Many preconditioning techniques have been proposed in the literature for full linear systems, though some are designed with heuristic assumptions or on sparity consideration only. We investigate a class of such preconditioners that may be applied for a fast solution of singular and weakly-singular boundary integral equations. Our results, both theoretical and numerical, show that those preconditioners that contain the essential singularity of a singular operator or the dominant part of a weakly-singular operator are more efficient and reliable. Examples of an exterior Neumann problem and some integral equations with Cauchy singularity are illustrated.

### Local a-posteriori error estimators for the discretization of boundary integral equations

Birgit Faermann
Lehrstuhl Praktische Mathematik, Mathematisches Seminar
Christian-Albrechts-Universität Kiel
Hermann-Rodewald-Str. 3, 24098 Kiel

Adaptive methods are already well established in the finite element field. In boundary element methods, on the other hand, only a few theoretical and numerical results concerning adaptive procedures exist.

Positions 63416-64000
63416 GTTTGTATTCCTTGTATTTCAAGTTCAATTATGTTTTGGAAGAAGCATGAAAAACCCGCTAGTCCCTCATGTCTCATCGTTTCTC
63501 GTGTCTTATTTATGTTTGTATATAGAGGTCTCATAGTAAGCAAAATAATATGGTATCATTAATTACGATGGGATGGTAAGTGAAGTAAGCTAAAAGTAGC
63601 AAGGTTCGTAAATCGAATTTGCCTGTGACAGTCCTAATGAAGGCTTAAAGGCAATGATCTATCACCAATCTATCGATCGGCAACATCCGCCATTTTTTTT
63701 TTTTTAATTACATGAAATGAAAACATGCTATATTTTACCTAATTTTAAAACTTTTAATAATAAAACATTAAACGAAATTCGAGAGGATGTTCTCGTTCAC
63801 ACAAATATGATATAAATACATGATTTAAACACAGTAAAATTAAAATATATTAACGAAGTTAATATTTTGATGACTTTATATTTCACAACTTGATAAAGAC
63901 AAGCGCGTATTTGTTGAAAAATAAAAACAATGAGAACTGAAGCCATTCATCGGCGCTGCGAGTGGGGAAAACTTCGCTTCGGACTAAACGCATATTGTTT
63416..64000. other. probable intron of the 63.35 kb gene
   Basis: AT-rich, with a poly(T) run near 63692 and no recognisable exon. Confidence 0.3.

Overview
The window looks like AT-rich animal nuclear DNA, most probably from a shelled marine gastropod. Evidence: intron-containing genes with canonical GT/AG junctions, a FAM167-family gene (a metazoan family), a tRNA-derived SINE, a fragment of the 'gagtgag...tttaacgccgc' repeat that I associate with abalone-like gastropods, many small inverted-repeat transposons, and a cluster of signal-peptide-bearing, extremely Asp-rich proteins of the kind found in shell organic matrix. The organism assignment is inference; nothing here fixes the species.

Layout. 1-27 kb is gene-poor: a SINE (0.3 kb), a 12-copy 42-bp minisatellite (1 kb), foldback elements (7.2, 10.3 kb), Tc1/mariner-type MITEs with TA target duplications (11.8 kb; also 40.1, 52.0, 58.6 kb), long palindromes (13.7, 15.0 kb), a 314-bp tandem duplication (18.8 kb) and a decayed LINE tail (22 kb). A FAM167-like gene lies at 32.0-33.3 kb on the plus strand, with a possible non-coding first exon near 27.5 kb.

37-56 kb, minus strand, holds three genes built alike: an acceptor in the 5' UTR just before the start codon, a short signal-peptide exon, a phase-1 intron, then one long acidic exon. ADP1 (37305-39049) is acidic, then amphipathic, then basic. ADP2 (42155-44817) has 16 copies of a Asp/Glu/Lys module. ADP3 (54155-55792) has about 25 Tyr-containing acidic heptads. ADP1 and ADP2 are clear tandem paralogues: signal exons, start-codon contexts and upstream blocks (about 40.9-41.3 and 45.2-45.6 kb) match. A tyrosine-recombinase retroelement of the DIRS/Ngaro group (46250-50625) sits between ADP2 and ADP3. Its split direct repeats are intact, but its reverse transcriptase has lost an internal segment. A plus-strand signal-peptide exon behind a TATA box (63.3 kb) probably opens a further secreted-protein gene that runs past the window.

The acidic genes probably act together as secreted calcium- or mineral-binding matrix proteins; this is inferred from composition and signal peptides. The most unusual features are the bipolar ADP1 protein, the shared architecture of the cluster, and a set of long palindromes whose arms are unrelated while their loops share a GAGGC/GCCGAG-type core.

The refinement process in adaptive methods is generally controlled by local a-posteriori error estimators. We have shown that some special local a-posteriori error estimators of Babuska and Rheinboldt --which were developed for finite element methods-- are also applicable to boundary element methods. They are applicable to the Galerkin method, if the boundary integral operator has an order alpha in (-1/2,infty) and they are also applicable to the nodal collocation method with odd degree splines.
The Babuska-Rheinboldt error estimators are bounded by local weighted Sobolev-Slobodeckij norms of the residual. These computable local values of the residual are used to control the mesh refinement process.

### Spline approximation methods for a class of singular integral equations over plane domains over plane domains

Tilo Finck
TU Chemnitz-Zwickau, Fakultät für Mathematik, D-09107 Chemnitz

We consider operator equations $(aI+bS_{G})u=f$ in the $L^2(G)$--space, where

  (S_Gu)(x)=-\frac{1}{\pi}\int\limits_G \frac{u(y)}{(x-y)^2}dy